“If you want to expose only a subset of properties, methods, and events as scriptable endpoints, do not use a ScriptableTypeAttribute object. Instead, attribute the subset of properties, methods, and events with a ScriptableMemberAttribute object.”

    If you do choose to use [ScriptableType] and want to hide one of the public members mark it with:

       [ScriptableMember(EnableCreateableTypes = false)]

    Note: the preferred notation for the attributes excludes the word “Attribute”, so use [ScriptableType] and [ScriptableMember].

     

  • "HtmlAccess=Enabled" is not needed for calls INTO Silverlight, only to enable calls out.
      <asp:Silverlight ID="Xaml1" HtmlAccess=Enabled ...

 

Useful web resources:

3/14/2009

SharePoint: Finding SharePoint GUIDs

 

Update… I put together a PowerShell version of this here: http://techtrainingnotes.blogspot.com/2011/06/finding-sharepoint-guids-using.html  (so now you have four versions!)

Update… I put together a version of this that uses the SharePoint web services so you can get the GUIDs without having to be on the server. The EXE and the C# project can be downloaded here.

So now you have three versions, API from a Windows app, API from a LAYOUTs page and Web Services from a Windows app.

---

 

 

Just a little code to share….   :-)

 

I needed a quick way to find the GUIDs used on a SharePoint site so I wrote a little C# routine to display them. Below is the sample code for both a Windows app and a SharePoint Layouts ASPX page.

 

The Windows Version:

As this calls the API instead of the web services so this will need to be run from one of the SharePoint servers.

Add a textbox, a button and a listbox on a form then…

using System;
using System.Collections.Generic;
using System.ComponentModel;
using System.Data;
using System.Drawing;
using System.Text;
using System.Windows.Forms;
using Microsoft.SharePoint;

namespace WindowsApplication2
{
    public partial class Form1 : Form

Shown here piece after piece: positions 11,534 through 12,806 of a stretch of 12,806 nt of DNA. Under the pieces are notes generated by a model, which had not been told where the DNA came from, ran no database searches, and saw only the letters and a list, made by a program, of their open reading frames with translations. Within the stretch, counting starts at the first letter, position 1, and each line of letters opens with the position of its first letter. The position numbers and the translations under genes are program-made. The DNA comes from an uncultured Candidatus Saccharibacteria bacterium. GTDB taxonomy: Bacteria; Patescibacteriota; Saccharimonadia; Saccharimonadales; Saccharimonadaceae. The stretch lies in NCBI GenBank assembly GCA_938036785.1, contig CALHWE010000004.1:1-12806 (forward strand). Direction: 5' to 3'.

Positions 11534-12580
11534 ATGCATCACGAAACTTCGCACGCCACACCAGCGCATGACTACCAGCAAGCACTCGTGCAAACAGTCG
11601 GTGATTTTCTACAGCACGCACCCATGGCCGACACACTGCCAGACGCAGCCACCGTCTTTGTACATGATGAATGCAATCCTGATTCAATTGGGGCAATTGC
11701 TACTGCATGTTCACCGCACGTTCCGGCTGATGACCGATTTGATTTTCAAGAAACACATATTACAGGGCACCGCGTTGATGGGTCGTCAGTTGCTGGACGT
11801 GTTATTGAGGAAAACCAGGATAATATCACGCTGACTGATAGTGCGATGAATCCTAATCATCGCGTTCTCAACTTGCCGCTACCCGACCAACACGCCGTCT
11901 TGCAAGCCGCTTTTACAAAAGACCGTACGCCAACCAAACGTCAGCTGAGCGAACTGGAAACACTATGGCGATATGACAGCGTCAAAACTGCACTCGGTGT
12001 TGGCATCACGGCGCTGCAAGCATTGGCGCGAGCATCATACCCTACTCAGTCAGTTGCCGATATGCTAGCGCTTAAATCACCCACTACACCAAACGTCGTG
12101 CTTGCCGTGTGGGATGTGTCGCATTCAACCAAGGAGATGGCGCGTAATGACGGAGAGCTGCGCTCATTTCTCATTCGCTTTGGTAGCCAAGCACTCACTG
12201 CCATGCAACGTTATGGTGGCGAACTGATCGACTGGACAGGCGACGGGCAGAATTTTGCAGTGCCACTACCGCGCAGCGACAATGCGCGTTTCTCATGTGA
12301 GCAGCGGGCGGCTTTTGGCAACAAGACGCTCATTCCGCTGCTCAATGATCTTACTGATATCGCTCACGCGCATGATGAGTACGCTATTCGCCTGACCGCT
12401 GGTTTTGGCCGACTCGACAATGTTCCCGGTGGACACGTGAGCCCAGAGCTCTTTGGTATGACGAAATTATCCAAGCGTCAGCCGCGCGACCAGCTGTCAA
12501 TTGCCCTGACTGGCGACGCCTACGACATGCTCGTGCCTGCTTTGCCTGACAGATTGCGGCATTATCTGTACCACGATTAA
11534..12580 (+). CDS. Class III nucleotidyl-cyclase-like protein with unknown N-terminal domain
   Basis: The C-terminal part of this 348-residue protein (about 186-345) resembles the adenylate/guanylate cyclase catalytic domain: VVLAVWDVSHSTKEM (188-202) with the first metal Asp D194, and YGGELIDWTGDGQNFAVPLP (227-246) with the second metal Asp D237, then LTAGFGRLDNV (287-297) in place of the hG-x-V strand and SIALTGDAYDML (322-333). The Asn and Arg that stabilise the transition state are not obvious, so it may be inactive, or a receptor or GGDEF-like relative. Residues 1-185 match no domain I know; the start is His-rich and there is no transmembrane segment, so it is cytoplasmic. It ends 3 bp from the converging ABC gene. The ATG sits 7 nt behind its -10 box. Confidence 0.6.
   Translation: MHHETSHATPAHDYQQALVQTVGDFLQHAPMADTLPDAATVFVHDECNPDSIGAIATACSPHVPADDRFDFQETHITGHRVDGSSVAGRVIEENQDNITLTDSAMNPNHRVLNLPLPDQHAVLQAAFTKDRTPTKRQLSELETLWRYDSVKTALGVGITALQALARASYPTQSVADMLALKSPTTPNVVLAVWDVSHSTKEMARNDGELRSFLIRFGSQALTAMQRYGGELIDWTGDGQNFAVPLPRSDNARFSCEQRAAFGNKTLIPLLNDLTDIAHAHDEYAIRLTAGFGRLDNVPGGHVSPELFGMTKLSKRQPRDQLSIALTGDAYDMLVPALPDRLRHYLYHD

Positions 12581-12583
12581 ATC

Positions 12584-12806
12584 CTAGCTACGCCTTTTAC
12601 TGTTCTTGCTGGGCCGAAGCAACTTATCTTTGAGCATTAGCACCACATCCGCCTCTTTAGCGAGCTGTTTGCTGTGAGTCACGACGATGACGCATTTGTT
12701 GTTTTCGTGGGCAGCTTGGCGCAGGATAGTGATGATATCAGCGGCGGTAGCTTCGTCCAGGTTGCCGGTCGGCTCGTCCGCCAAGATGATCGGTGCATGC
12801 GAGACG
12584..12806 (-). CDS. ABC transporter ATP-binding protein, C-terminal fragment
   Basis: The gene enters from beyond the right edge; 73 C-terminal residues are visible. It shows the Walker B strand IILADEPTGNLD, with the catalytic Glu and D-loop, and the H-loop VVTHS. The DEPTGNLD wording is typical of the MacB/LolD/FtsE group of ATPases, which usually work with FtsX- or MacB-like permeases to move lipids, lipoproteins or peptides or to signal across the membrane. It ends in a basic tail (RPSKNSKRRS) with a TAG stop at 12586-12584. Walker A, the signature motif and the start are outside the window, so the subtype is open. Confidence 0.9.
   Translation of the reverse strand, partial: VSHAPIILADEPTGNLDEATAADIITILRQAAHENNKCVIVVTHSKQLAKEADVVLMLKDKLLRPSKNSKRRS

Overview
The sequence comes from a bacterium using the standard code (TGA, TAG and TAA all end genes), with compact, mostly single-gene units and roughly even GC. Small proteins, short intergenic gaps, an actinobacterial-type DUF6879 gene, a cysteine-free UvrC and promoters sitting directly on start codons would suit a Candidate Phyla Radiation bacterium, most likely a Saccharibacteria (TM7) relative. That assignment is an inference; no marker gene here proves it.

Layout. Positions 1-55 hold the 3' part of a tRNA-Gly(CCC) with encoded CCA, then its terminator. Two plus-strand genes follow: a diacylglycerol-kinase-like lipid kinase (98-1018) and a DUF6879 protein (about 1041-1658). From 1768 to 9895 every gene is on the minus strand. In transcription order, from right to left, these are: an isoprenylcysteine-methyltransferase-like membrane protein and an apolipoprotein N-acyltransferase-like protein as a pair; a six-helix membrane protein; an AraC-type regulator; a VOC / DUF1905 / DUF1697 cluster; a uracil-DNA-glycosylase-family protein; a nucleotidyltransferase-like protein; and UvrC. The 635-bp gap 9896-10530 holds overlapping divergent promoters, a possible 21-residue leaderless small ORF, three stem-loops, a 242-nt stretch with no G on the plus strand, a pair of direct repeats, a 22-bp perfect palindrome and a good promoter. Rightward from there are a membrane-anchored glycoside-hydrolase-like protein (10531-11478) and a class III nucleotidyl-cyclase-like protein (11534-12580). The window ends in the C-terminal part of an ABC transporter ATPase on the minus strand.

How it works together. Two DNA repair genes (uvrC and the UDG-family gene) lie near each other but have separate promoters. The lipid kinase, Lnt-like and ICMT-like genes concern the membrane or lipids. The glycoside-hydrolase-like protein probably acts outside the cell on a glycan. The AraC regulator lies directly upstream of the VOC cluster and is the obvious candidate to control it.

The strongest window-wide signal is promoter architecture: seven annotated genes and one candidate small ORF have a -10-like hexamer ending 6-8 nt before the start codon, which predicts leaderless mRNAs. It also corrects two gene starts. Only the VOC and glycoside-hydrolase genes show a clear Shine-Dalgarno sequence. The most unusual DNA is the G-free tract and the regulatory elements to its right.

{
        public Form1()
        {  InitializeComponent();    }

        private void listBox1_SelectedIndexChanged(object sender, EventArgs e)
        {
            textBox1.Text = listBox1.SelectedItem.ToString();
        }

        private void button1_Click(object sender, EventArgs e)
        {
            listBox1.Items.Clear();
            SPSite site;
            try
            {
                site = new SPSite(txtSiteURL.Text);
            }
            catch (Exception ex)
            {
                MessageBox.Show(ex.Message);
                return;
            }
            listBox1.Items.Add("Site: " + site.ID.ToString());
            SPWeb web = SPContext.Current.Web;  //site.RootWeb;
            listBox1.Items.Add("Web: " + web.ID.ToString());
            foreach (SPList list in web.Lists)
            {
                listBox1.Items.Add(list.Title + ": " + list.ID.ToString());
            }

        }

    }
}

 

The Layouts folder version:

Create a text file in the SharePoint LAYOUTS folder with a name like “getGuids.aspx” and paste the following code. Run the page from any site:  http://youserver/yoursite/_layouts/getGuids.aspx

<%@ Page Language="C#"  %>
<%@ Import Namespace="Microsoft.SharePoint" %>
<!DOCTYPE html PUBLIC "-//W3C//DTD XHTML 1.0 Transitional//EN" "http://www.w3.org/TR/xhtml1/DTD/xhtml1-transitional.dtd">
<script runat="server">
    private void Page_Load(object sender, EventArgs e)
    {
        ListBox1.Items.Clear();
        SPSite site;
        site = SPContext.Current.Site;
        ListBox1.Items.Add("Site: " + site.ID.ToString());
        SPWeb web = SPContext.Current.Web;   // site.RootWeb;
        ListBox1.Items.Add("Web: " + web.ID.ToString());
        foreach (SPList list in web.Lists)
        {
            ListBox1.Items.Add(list.Title + ": " + list.ID.ToString());
        }
    }

    private void ListBox1_SelectedIndexChanged(object sender, EventArgs e)
    {
        TextBox1.Text = Request.Form["ListBox1"];
    }

</script>

<html xmlns="http://www.w3.org/1999/xhtml" >
<head id="Head1" runat="server">
    <title>Untitled Page</title>
</head>
<body>
    <form id="form1" runat="server">
    <div>
        <asp:TextBox ID="TextBox1" runat="server" Width="530px" />
        <br /><br />
        Click to copy to the text box.<br />
        <asp:ListBox ID="ListBox1" runat="server"
          OnSelectedIndexChanged="ListBox1_SelectedIndexChanged"
          Rows="20" AutoPostBack="True"/></div>
    </form>
</body>
</html>